Rehabilitation for individuals who have experienced stroke may be a common part of the day-to-day work of many PTs and PTAs, but there's always more to learn. PTJ: Physical Therapy & Rehabilitation Journal remains a solid go-to for the profession to gain insights on opportunities — and possibilities.
And as with all other PTJ content, members have full-text access to this research for free as a member benefit.
Here are four recent examples of the stroke-related research available through PTJ.
To Improve Mobility Poststroke, Consider Improving Aerobic Capacity
Noting the tendency for individuals poststroke to be less active, more fatigued, and generally slower at performing activities than those who haven't experienced stroke, authors of this study of 79 participants aimed to determine whether the aerobic load of those in the poststroke group played a role in the differences. What they found: Individuals poststroke experienced higher aerobic loads during daily life activities than their nonstroke peers, even when they adopted a slower movement pace. Authors believe that employing aerobic training in stroke rehab programs could help to improve aerobic capacity and thereby increase mobility and functioning.(Relative Load of Daily Activities After Stroke)
Identifying Poststroke Disability Subgroups to Better Focus Care
While it's commonly known that for individuals poststroke, the greatest improvement in disability happens early on, the wide variation in the types of disability experienced can present challenges for the rehab care team in efficiently adopting the most effective approach. Authors of this study of 1,549 patients who experienced stroke sought to identify disability subgroups to "provide a common language for clinicians to organize the heterogeneity of disability after stroke." In the end, they identified five subgroups: globally impaired, impaired dynamic balance, impaired self-care, impaired mobility, and independent. Physical therapist and occupational therapist treatment varied widely among the groups, as did discharge disposition. "The number of current rehabilitation interventions is interminable," authors write. "These subgroups may help to guide clinicians in selecting the most beneficial interventions for patients based on subgroup membership."
(Identification of Disability Subgroups for Patients After Ischemic Stroke)
Exploring the Ways PTs Employ Motivational Strategies in Stroke Rehab
This qualitative study analyzes one-on-one semistructured interviews with 15 PTs who have 10 or more years of experience working in rehab for patients poststroke. During the interviews, the PTs were asked about the patient factors that affected which motivational strategies they used, as well as strategies they employed regardless of patient characteristics. Ultimately, researchers identified nine factors that the therapists said would affect their motivational strategies, including patient mental health, physical difficulties, environment, and type of rehab treatment they experienced. In addition, they found nine motivational strategies that the PTs tended to use no matter what. Among them: building rapport, maintaining a sense of humor, patient-centered communication, and establishing a collaborative partnership with the patient.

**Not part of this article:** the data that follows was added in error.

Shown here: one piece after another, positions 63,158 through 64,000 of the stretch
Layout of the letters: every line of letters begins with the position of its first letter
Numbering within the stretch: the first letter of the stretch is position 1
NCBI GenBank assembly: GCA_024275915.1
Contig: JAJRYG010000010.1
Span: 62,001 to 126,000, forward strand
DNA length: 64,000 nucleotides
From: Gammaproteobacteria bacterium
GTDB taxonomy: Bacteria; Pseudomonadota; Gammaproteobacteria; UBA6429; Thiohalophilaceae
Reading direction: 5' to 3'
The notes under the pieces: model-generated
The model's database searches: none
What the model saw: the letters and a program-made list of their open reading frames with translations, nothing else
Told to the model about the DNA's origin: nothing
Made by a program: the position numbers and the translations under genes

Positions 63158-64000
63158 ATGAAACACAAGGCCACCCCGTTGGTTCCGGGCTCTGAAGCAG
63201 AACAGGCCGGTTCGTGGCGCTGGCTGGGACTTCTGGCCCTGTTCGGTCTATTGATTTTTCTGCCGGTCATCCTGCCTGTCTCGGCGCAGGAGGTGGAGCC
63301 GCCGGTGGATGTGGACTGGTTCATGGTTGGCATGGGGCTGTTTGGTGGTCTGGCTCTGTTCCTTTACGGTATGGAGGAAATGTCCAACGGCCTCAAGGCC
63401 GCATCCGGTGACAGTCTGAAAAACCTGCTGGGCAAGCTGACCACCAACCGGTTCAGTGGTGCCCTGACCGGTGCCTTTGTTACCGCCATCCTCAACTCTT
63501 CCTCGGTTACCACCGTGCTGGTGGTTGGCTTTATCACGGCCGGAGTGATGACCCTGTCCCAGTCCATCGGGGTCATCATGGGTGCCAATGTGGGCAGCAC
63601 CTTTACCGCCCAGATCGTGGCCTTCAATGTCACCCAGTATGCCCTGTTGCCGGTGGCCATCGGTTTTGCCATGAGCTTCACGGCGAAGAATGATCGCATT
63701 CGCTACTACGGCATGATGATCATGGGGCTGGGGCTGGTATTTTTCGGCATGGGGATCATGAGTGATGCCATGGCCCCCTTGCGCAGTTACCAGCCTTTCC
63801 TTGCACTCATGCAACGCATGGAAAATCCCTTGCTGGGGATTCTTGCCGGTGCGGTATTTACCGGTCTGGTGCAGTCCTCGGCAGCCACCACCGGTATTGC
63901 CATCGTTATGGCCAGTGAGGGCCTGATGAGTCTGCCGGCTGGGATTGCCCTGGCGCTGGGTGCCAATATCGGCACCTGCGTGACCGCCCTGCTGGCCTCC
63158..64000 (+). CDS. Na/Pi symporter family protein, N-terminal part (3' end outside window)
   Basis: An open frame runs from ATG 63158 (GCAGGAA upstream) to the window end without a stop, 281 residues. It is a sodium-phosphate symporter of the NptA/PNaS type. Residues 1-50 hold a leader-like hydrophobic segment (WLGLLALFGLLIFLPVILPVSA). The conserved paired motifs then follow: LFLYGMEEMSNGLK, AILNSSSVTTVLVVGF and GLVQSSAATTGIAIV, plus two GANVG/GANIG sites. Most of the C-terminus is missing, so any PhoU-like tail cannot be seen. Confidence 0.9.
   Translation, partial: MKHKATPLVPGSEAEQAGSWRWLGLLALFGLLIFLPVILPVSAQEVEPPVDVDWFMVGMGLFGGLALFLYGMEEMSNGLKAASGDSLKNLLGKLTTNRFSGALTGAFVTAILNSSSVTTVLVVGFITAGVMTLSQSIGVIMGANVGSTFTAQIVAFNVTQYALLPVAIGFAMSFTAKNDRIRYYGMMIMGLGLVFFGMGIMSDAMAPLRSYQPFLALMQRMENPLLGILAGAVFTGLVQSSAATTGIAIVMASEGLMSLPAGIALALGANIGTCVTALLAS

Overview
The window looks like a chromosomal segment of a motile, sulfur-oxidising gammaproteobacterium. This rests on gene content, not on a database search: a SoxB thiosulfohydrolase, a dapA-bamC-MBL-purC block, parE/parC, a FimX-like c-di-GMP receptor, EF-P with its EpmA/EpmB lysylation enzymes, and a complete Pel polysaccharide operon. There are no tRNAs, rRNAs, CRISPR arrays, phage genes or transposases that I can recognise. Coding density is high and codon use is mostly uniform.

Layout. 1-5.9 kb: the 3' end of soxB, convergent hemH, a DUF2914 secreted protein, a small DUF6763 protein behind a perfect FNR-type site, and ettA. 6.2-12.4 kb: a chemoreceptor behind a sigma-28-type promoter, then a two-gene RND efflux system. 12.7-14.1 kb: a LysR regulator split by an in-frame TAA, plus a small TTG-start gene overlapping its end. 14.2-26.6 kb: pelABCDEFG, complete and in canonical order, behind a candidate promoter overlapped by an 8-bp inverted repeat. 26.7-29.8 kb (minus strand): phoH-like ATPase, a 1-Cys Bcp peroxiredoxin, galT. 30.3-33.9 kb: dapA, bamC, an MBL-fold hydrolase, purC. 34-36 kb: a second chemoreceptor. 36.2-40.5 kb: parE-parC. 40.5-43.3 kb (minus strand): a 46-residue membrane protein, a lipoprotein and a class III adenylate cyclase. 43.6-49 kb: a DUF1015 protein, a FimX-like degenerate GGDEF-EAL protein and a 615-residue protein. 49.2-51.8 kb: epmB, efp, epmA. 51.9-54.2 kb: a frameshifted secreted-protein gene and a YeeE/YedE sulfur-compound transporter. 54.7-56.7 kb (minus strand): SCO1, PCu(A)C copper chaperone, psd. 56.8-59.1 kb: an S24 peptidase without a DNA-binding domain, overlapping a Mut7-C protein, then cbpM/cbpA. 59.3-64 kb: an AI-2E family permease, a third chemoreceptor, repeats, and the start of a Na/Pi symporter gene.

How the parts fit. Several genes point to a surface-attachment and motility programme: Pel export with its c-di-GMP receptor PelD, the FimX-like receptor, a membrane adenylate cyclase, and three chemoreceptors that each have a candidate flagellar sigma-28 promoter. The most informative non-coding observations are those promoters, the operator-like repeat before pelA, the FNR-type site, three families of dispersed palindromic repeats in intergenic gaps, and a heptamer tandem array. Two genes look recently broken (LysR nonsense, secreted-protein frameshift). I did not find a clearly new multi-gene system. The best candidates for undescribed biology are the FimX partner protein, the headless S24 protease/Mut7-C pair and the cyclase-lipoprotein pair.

(Physical Therapists Use Different Motivational Strategies for Stroke Rehabilitation Tailored to an Individual's Condition: A Qualitative Study)
Rehab Approaches and Dosage for Severe Upper Limb Impairments Poststroke: What Works (and What's Realistically Possible)?
This systematic review analyzed randomized controlled trials that studied rehab interventions to improve severe upper limb impairments and disability conducted fewer than seven days poststroke (acute stage) or one week to three months afterward (subacute stage). In the end, 27 studies were included involving 1,271 participants. While robotic interventions and functional electronic stimulation were identified as the most popular approaches, at least in terms of studies, researchers couldn't establish a clear pattern of superiority for those interventions compared with standard care. When it came to dosage of an intervention, patients in the early subacute stage tended to gain the most improvement from upper limb programs that lasted four to five weeks. Lengthening session times to more than 60 minutes didn't seem to impact improvement. The clinical practicalities of pursuing either robotic interventions or more intensive therapy sessions could prove to be challenging, the researchers point out, given the expense and dedicated staff time related to robotic devices and the potential difficulties of introducing higher dosages into current practice models. Bottom line, according to authors: "Whether certain techniques should be chosen over others in early upper limb rehabilitation is currently unclear."
(Efficacy and Dose of Rehabilitation Approaches for Severe Upper Limb Impairments and Disability During Early Acute and Subacute Stroke: A Systematic Review)